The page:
The narrative follows three women (one real, two fictional) as they go through the process from recruitment shortly after the U.S. enters the war through the Versailles Peace Talks: Grace Banker of New Jersey (who later received the Distinguished Service Medal), Marie Miossec (a Frenchwoman and aspiring opera singer), and Belgian born Valerie DeSmedt (whose widowed mother ran a boarding house in Los Angeles).

Highly recommended.

Thank you to William Morrow and NetGalley for providing an advance copy of this book in exchange for my honest review. The book will be published on July 19th, 2022.

The Librarian Spy by Madeline Martin (Historical Fiction)

Writing: 2.5/5 Plot: 4/5 Characters: 3.5/5
The story of two brave women during WWII — Ava Harper, a Library of Congress rare book librarian, recruited to spy in Lisbon, and Helene Belanger, a determined member of the French Resistance in Lyon — conspire to make at least one happy ending in a world that is utterly falling apart.

There were some very interesting aspects of this book: I’m a sucker for stories about books, librarians, and the printed word — and these all figured prominently. The author included a lot of accurate details about the processes (think bureaucracy and visas), technologies (Roneo machines!), and cultural practices of the time and place. The focus on both the French Resistance and “neutral” Portugal covered aspects of WWII that I haven’t read much about previously and were interesting, accurate, and detailed.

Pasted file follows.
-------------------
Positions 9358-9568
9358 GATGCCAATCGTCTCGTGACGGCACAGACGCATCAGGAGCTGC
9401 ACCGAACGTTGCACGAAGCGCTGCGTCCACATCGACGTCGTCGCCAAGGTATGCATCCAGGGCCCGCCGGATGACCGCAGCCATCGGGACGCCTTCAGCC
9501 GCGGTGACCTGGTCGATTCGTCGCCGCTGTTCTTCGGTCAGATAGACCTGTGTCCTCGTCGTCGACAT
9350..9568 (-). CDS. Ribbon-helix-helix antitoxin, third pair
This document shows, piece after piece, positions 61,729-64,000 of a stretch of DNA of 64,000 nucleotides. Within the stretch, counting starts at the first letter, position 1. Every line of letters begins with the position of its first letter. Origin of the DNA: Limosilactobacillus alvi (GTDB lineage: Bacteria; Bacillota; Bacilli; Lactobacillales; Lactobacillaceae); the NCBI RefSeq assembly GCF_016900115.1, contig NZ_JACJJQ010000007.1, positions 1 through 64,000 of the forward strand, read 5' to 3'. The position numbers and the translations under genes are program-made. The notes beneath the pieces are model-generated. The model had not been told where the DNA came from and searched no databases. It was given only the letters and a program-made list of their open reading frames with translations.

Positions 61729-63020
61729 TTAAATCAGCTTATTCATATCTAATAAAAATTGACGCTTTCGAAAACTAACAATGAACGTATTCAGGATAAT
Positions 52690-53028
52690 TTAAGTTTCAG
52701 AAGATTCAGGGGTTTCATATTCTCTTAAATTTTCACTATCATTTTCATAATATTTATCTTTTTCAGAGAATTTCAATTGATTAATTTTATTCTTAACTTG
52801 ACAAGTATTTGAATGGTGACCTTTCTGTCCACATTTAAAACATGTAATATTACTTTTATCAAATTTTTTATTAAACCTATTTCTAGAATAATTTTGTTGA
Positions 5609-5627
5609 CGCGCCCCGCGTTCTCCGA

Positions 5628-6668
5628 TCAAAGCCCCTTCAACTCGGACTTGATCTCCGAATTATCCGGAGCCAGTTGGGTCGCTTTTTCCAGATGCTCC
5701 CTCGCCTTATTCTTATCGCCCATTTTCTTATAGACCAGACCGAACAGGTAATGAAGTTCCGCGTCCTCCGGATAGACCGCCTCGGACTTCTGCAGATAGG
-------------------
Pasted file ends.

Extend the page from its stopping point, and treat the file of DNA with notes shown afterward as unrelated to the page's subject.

On the other hand, this book is really perfect for the kind of person who loves drama and appreciates how well the horror of war is depicted in the suffering of individuals — and I am not that person! The characters definitely draw you in, and I found myself crying frequently throughout because it would be impossible not to. But in truth, I found this book to be overwrought, consistently cliched, and far more melodramatic than I like which is disappointing because I very much liked Martin’s previous novel The Last Bookshop in London. It’s almost as though it were written by another writer.

Some of the writing actually made me cringe — “The Nazis had hovered over Lyon since the occupation, but now their breath whispered hot and fetid at the neck of the Resistance network.” And Ava’s behavior — while exemplary — did not in any way earn the incredible accolades that were awarded to her, giving the book more of an unrealistic Romance kind of feel, rather than historical fiction with a serious theme.

Still — plenty of action and drama, and I’m sure there are those for whom it will be a good reading experience. Bring plenty of Kleenex, and park your sunny disposition in the closet. It won’t be needed.

Thank you to Harlequin Trade Publishing and NetGalley for providing an advance copy of this book in exchange for my honest review. The book was published on July 26th, 2022.

Babel: Or the Necessity of Violence by R F Kuang (speculative / historical fiction)

Writing: 4.5/5 Characters: 4/5 Plot: 3.5/5